PDA

View Full Version : A very special anniversary



Victoria
01-20-2011, 05:26 AM
Today marks the fourth anniversary of my cancer diagnosis. I remember hearing the words 'appears to be extremely aggressive' from the pathology report, and I remember the sound of my husband's breath leaving his lungs like he'd been gut checked, but I don't remember how I felt. The type of cancer I had, level four nodular melanoma, has only a twenty seven percent survival rate at the stage I was in. Oh, and it is most common in 65+year old men, and I was a 35 year old woman. But guess what? Despite the depth of the tumor (that's where the level four comes from), the cancer had not spread to the sentinal node, from where it would have most likely traveled to the lungs liver or brain. My oncologist looked at me like I was a freak. Just to be safe, I underwent intensive
Interferon therapy, self injecting twice a day, five days a week for two months. I lost thirty pounds, most of my hair, was too sick to work, and vomited so much that I began to vomit blood. It's all a hazy snap shot now. But four years later, I am cancer free, and I look at each day as a gift, as a second chance. So, here's to second chances, and to making every day count.

Gretad08
01-20-2011, 07:26 AM
Congratulations on your anniversary. Cancer has wrecked a lot in my life over the last 2 years and if I never have to deal with it again it'll be too soon. One of the types we dealt with was also skin cancer, but squamous cell carcinoma instead of melanoma. Good for you. I'm glad you're doing well.

Also, Columbia MO eh? I'm only about 90 miles East of you. M-I-Z-Z-O-U!!!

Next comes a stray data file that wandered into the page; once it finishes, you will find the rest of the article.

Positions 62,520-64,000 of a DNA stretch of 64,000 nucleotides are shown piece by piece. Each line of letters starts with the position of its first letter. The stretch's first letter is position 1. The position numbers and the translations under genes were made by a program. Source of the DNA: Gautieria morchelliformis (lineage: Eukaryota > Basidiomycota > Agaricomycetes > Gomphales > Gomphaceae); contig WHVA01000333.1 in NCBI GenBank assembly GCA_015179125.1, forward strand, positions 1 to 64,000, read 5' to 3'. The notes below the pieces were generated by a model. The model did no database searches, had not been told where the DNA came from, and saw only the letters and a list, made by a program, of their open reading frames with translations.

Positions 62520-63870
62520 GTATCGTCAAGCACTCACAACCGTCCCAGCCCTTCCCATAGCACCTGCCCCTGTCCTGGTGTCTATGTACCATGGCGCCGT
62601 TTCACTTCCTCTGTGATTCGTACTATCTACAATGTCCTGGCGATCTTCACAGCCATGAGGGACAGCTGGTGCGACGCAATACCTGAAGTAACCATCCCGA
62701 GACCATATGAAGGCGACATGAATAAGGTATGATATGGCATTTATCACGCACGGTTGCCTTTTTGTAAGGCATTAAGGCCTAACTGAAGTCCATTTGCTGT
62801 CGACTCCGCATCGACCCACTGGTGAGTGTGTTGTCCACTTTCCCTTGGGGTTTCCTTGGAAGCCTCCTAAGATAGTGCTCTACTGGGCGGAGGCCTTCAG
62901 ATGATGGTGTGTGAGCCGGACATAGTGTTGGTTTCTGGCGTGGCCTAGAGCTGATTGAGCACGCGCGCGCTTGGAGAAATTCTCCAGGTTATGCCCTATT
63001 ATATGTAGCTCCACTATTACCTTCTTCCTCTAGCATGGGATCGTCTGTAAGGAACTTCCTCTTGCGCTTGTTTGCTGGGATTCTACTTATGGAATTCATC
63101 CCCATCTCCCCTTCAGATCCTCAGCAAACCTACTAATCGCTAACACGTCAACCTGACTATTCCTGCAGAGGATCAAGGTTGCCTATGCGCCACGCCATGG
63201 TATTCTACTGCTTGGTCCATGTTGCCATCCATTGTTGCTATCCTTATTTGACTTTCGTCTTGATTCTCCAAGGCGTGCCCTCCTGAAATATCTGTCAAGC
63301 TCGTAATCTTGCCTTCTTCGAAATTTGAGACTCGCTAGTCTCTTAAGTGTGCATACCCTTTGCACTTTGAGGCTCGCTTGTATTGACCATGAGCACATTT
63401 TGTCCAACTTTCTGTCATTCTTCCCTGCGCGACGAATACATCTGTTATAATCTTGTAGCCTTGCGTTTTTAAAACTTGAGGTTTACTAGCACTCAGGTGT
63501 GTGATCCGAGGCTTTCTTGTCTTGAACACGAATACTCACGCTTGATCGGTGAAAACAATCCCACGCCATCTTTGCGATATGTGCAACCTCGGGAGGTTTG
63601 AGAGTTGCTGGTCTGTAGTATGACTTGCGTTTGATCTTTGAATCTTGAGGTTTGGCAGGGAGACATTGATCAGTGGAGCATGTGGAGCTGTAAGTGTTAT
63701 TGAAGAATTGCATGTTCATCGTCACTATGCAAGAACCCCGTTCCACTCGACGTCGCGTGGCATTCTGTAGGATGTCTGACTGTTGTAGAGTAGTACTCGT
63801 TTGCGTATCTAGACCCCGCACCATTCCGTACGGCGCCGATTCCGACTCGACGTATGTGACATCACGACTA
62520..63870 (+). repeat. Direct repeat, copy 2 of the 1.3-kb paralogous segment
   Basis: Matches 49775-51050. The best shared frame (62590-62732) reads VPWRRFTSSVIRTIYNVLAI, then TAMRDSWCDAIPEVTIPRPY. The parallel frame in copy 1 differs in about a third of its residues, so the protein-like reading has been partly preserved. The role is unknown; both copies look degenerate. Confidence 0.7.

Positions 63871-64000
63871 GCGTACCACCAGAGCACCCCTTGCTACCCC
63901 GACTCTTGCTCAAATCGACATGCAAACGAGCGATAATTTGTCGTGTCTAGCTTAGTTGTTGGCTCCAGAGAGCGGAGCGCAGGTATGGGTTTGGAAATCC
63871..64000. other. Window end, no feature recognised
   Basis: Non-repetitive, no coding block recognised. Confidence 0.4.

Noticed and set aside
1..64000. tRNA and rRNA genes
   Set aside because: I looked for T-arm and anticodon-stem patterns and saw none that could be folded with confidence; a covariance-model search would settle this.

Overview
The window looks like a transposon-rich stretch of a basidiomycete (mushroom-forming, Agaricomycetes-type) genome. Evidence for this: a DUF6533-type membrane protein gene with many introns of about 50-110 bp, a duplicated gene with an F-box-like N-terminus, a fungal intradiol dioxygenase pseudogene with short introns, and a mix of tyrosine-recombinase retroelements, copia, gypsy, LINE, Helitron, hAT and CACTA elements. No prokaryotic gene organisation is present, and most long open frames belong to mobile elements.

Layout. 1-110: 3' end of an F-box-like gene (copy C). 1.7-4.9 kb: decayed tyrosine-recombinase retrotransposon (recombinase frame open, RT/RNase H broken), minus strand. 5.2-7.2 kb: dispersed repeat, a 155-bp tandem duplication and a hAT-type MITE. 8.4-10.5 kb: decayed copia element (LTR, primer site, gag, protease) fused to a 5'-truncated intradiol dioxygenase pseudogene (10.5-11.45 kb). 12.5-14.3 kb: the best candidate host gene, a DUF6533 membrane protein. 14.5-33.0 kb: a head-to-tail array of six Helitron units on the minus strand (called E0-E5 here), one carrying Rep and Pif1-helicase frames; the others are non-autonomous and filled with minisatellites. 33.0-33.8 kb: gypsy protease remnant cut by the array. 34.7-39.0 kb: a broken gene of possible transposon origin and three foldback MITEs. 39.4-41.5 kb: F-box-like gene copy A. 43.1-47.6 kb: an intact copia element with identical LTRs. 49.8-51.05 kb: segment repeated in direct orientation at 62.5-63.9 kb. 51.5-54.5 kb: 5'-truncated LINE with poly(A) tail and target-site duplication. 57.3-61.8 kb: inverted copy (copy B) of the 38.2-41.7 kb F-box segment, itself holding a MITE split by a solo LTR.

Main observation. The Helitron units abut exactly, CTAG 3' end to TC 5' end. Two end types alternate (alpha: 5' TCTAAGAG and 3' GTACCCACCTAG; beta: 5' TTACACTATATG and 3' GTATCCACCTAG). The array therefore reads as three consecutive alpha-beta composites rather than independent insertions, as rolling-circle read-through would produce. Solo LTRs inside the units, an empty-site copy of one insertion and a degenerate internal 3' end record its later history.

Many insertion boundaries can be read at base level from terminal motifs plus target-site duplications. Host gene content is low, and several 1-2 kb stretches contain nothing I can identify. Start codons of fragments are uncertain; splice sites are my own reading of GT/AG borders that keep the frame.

Victoria
01-20-2011, 08:00 AM
Yarp, good ole Columbia, born and raised. You getting some of this snow? Pretty, but a pain in the ass. Speaking of, yeah, my melanoma was where the 'sun don't shine,' except if you're at nudie colony. Doc said it was the beds. I also had two squamous cancers removed from my shoulder about a year ago. Damn stuff is tenacious. I tell ya, if any of my kids even looks in the general direction of a tanning salon, I'll just save them the trouble and skin em. Anyway, it's nice to hear from a neighbor. Take care.

Lavern08
01-20-2011, 10:35 PM
... But four years later, I am cancer free, and I look at each day as a gift, as a second chance. So, here's to second chances, and to making every day count.

Indeed! :Hug2:

Gretad08
01-20-2011, 11:00 PM
Yarp, good ole Columbia, born and raised. You getting some of this snow? Pretty, but a pain in the ass. Speaking of, yeah, my melanoma was where the 'sun don't shine,' except if you're at nudie colony. Doc said it was the beds. I also had two squamous cancers removed from my shoulder about a year ago. Damn stuff is tenacious. I tell ya, if any of my kids even looks in the general direction of a tanning salon, I'll just save them the trouble and skin em. Anyway, it's nice to hear from a neighbor. Take care.

We got about 10-12 inches of the white stuff last night. Snow Day! :) I'm not going anywhere at least until tomorrow.

I feel the same way about tanning beds. My kids better stay away. Squamous took my Dad about a year ago. Keep up with your checkups, and be safe in all this snow.

regdog
01-20-2011, 11:21 PM
:Hug2:

Maryn
01-20-2011, 11:36 PM
Victoria, everyone whose life has been touched by cancer--which would be me and damned near everybody I've ever met, or will meet--is delighted to hear of these anniversaries.

How will you celebrate? I shall raise a glass to you.

Maryn, whose husband's cancer had only a 5% survival rate--but he was in the 5%

Snowstorm
01-20-2011, 11:38 PM
:Hug2: Oh, Victoria. How wonderful. I have tears in my eyes for you and for your incredible health!

Victoria
01-21-2011, 07:27 AM
This is an issue that I think touches everyone, either first hand or through someone we love. My mother was an oncology nurse for fifty years, and she remembers when a cancer diagnosis was a death sentence. Period. I feel more than lucky, not only to have been diagnosed during a time of such astounding medical advances, but also because my situation could have been so much worse had my cancer metted out. I feel like I literally dodged a bullet. How did I celebrate my anniversary? With a glass of wine, a quiet evening with my husband (until the kids went to bed!!!) and by reminding myself that I am the only one who can live my life. Thank you for all of your wonderful thoughts and encouragment. While it's nice to know I'm not alone in this experience, I kind of wish I were. Bittersweet, I guess.